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Greetings!

Dr. John Santa

For the past several months, I have 

been moving from Ratings Center 

Director to Medical Director to part-time Medical Director. The last step coincided with my move back to Oregon and a future with fewer working hours. Six great years at Consumer Reports are over, and who knows how many equally great years are ahead with CR in some way -- and hopefully with some of you. My plan is to work part-time for a while and then get involved in a new cause or movement that is fun, challenging and satisfying. My hope is to stay connected with physician ratings, Choosing Wisely and OpenNotes. I am especially intrigued by OpenNotes -- a movement to make clinician notes easily available to patients. It achieves true transparency.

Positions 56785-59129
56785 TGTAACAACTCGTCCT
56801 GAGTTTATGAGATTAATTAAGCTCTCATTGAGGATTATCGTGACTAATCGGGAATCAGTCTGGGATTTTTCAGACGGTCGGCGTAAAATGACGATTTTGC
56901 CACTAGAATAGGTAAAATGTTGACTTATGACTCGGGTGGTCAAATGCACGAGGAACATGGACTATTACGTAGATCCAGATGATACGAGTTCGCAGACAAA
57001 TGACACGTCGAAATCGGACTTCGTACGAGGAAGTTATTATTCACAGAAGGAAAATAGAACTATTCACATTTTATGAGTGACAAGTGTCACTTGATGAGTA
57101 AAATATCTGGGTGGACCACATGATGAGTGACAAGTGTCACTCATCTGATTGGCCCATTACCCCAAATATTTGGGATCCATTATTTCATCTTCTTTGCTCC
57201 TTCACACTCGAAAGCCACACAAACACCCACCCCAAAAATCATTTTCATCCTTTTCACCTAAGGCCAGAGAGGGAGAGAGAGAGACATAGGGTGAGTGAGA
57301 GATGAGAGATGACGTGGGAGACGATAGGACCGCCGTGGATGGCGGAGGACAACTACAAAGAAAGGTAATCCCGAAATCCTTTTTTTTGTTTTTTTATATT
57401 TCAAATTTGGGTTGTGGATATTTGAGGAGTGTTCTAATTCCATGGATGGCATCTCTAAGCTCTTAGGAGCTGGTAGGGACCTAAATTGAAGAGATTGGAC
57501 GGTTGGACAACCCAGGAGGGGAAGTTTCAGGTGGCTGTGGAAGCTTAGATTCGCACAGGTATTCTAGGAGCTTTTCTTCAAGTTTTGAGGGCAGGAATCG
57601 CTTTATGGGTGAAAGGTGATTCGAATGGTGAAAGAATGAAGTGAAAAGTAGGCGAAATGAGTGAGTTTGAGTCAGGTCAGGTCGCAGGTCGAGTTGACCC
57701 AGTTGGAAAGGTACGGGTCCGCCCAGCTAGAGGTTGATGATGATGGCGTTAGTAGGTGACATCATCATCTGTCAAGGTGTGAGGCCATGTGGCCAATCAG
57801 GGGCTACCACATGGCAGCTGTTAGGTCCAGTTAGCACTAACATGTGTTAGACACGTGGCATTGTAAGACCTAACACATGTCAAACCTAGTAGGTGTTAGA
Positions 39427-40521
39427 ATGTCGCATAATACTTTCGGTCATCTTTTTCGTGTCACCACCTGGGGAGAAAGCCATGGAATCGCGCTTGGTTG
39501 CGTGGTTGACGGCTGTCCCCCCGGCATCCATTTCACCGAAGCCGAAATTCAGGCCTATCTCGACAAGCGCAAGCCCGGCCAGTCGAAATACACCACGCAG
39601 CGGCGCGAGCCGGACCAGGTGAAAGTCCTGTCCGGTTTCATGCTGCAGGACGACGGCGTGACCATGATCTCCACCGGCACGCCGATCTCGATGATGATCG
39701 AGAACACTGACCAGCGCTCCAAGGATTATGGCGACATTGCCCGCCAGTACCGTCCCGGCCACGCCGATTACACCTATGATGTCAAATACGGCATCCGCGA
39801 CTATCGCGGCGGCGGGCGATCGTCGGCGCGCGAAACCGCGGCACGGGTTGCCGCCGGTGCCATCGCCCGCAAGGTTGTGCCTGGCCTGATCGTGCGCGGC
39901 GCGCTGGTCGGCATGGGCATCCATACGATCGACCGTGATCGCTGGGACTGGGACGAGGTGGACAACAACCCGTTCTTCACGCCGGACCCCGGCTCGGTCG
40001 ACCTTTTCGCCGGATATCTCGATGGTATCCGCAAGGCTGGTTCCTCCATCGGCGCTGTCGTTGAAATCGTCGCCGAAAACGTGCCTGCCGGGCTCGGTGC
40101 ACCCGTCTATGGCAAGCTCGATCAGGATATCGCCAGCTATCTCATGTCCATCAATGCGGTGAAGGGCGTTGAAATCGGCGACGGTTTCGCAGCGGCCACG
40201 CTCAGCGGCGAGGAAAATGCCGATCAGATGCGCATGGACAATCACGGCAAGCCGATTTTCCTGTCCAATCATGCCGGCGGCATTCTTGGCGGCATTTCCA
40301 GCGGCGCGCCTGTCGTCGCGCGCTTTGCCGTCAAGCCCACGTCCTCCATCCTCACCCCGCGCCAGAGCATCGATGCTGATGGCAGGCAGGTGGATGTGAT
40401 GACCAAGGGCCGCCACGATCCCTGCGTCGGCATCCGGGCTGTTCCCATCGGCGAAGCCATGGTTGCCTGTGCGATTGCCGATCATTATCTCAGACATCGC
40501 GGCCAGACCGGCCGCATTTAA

I have learned so much from you, my consumer colleagues.

1) Medical errors are terrible but forgivable. But any coverup is not.
2) If we really want to be patient/consumer centered, here are two suggestions:
i. Nothing about me without me.
ii. Involve consumers from the start and at the top.
3) The right combination of confrontation and collaboration can go a long way.
4) Compare, compare, compare!

Doris Peter has taken over the Consumer Reports Health Ratings Center. Doris has made the Ratings Center possible from the start. Ratings Center will be bigger and better. Wait till you hear what Doris is up to.

And Tara Montgomery has taken over, leading us. Tara
knows more about connecting dots than anyone I know.
And that includes dots most of us would not see on the page in front of us. Tara will write the next column, and many more.